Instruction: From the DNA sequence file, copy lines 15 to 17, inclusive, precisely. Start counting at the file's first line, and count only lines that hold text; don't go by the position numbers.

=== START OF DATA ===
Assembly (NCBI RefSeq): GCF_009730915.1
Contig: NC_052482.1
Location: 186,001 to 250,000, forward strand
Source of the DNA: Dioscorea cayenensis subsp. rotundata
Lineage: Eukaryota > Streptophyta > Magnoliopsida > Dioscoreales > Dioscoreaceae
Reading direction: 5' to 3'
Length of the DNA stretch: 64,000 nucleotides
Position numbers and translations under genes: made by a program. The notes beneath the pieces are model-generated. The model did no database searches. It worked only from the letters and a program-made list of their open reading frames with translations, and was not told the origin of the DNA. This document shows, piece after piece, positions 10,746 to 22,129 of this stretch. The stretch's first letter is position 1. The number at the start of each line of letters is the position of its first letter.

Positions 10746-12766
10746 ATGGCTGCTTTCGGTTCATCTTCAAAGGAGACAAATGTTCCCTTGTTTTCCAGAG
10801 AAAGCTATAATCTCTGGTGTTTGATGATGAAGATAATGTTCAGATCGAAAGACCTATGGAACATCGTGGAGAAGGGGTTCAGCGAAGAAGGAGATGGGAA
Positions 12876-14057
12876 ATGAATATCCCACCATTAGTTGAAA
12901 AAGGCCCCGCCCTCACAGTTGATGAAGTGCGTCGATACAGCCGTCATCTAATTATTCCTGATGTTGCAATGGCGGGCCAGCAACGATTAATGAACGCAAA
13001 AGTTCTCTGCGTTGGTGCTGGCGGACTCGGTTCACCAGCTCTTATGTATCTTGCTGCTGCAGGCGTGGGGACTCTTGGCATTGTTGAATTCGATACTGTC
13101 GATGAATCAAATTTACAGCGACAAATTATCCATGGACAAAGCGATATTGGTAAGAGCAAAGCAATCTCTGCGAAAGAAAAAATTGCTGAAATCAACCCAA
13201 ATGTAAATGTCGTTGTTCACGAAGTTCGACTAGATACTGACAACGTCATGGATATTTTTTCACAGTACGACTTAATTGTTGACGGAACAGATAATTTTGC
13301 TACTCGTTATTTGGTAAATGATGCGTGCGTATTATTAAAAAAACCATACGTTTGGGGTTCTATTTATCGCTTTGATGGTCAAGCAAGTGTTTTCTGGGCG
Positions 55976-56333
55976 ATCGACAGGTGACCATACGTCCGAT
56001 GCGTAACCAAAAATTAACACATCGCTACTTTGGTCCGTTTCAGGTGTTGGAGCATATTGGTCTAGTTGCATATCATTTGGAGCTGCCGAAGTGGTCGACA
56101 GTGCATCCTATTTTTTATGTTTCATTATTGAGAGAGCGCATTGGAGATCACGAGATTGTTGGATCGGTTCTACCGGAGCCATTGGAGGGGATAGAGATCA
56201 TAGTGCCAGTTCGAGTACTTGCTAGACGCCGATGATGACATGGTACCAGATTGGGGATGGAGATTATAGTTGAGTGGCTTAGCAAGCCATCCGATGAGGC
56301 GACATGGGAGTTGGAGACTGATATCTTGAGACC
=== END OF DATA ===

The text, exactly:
13001 AGTTCTCTGCGTTGGTGCTGGCGGACTCGGTTCACCAGCTCTTATGTATCTTGCTGCTGCAGGCGTGGGGACTCTTGGCATTGTTGAATTCGATACTGTC
13101 GATGAATCAAATTTACAGCGACAAATTATCCATGGACAAAGCGATATTGGTAAGAGCAAAGCAATCTCTGCGAAAGAAAAAATTGCTGAAATCAACCCAA
13201 ATGTAAATGTCGTTGTTCACGAAGTTCGACTAGATACTGACAACGTCATGGATATTTTTTCACAGTACGACTTAATTGTTGACGGAACAGATAATTTTGC